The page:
China’s securities regulator, the China Securities Regulatory Commission (CSRC), has given the go-ahead for the resumption of initial public offerings in China by approving the IPOs of five companies that seek to raise approximately US$350 million.
Listings on the Chinese stock markets were suspended by authorities in August 2012 as a response to difficult trading conditions on China’s markets. Since then there have not been any IPOs allowed on the Shanghai or Shenzhen markets.
That suspension left a line of 800 companies waiting to float. Chinese firms could also not simply list overseas. They could only apply to do so if they possessed ‘red chip’ status with an offshore holding structure, but since 2006 Chinese businesses have not been allowed set up a red chip just for the purposes of an IPO.
“I think the resumption of IPOs is not necessarily negative as long as they are attractively priced and are good quality companies,” says Francis Cheung, the head of China/Hong Kong Strategy at CLSA in Hong Kong.
Neway Valve (Suzhou) Co. is one of those that has already received approval for an IPO on the Shanghai Exchange. Seeking to list on the Shenzhen Exchange are Truking Technology Ltd., Guangdong Qtone Education Co., Guangdong Xinbao Electrical Appliances Holdings Co. and Zhejiang Wolwo Bio-Pharmaceutical Co.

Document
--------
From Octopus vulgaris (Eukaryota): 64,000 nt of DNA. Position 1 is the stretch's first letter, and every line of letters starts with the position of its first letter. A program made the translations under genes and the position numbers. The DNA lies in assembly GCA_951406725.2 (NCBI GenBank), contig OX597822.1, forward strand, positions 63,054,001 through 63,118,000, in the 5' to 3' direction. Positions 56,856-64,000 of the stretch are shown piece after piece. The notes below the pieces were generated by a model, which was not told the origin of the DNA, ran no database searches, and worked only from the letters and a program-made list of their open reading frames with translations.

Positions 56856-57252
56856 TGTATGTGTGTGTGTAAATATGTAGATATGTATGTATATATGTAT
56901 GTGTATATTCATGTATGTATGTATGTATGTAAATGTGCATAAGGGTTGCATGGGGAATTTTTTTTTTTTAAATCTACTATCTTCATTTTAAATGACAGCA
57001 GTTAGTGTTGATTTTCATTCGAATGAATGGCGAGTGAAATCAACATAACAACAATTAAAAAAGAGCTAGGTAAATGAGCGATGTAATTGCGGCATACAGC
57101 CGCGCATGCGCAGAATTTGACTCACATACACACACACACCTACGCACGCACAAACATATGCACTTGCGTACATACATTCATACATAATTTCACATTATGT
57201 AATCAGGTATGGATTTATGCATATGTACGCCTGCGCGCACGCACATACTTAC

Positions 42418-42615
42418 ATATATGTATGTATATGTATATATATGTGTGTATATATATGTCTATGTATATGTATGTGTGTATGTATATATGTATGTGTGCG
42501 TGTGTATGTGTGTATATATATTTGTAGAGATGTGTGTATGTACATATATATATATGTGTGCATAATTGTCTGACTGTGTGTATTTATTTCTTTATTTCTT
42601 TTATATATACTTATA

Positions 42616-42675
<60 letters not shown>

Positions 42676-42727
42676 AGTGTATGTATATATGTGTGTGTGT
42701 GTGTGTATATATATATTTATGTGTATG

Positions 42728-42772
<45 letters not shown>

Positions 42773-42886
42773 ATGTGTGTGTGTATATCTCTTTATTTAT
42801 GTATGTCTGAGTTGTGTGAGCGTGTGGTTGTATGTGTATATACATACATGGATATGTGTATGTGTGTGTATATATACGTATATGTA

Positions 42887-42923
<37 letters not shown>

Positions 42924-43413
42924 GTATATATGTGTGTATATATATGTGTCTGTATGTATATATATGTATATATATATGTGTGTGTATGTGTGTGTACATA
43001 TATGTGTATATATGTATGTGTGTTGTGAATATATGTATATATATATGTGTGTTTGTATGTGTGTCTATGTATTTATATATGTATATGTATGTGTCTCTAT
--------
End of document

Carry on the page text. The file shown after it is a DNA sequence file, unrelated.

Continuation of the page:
“The bigger worry is reforms and the impact to economy,” added Cheung. “If reforms cause a short-term impact to growth despite being positive in the long-term, the market will see pressure.”
In 2013, China’s stock markets were the weakest in Asia, with the Shanghai index falling by 6.75%. The downward impetus has continued into 2014 and investors have concerns about a liquidity squeeze together with doubts over the sustainability of China’s investment-led GDP growth.
Chinese media has conjectured that 50 companies could complete listing preparations by the end of this month, and PricewaterhouseCoopers estimates that 300 firms could complete IPOs by the end of this year, raising US$41 billion.